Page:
The Perseid meteor shower, an annual phenomenon that occurs when earth's orbit collides with some of the debris left by the passage of the Comet Swift-Tuttle, offers stargazers a reliably dazzling sight.
But these things only happen so often, so it's important to plan ahead. While the Perseoid meteor shower is expected to peak between midnight and dawn on Saturday, August 13, the luminescence of an anticipated full moon will likely decrease visibility.
That means Wednesday night might be the best time to view the shower, when it is nearing its peak of intensity but is not yet obscured by the moon. The wee hours before dawn are the best time, when the moon has set and the sun has not yet come up. It also helps to be standing or sitting in shadow while you watch, something that diminishes light interference.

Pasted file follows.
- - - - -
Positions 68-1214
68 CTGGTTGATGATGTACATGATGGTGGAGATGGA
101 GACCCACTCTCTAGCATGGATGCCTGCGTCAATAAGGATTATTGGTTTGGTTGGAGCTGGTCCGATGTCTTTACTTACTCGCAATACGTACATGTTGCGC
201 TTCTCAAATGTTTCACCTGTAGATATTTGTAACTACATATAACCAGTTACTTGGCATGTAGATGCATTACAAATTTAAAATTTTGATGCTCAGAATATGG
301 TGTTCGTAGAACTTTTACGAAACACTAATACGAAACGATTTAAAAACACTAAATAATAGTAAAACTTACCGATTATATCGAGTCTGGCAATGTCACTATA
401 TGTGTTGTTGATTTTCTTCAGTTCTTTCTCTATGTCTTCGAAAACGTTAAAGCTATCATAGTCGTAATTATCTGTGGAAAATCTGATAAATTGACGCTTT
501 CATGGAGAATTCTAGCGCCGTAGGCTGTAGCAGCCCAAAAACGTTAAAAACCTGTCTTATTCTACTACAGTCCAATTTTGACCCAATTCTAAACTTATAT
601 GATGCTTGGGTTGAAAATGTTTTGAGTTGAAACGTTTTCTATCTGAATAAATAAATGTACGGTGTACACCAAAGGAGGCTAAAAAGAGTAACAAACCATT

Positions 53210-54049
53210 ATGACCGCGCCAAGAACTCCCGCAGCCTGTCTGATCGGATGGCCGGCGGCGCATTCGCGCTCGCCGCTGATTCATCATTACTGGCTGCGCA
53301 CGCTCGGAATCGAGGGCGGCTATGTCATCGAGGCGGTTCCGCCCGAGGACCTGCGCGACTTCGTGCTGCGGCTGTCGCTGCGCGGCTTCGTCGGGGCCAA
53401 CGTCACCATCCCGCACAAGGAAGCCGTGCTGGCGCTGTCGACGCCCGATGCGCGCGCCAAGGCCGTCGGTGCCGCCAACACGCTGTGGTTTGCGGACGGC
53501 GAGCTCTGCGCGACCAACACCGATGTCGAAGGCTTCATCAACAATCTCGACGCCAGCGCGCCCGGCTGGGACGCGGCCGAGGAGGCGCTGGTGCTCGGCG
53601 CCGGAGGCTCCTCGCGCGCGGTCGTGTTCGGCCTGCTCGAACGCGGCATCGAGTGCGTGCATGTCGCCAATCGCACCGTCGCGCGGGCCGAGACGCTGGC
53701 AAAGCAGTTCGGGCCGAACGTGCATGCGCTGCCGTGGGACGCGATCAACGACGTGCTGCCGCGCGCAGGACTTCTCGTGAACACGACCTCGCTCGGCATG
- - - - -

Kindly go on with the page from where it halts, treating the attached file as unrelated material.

The Perseids get their name because when they were first spotted they seemed to emanate from the Perseus constellation -- the scientific term for the place meteorites seem to emerge from is "radiant" -- but their radiant is now more like Cassiopeia.
The Swift-Tuttle comet originally passed through the inner solar system in 1862, and it derives its name from the men who discovered it, Lewis Swift and Horace Tuttle. It most recently returned in 1992.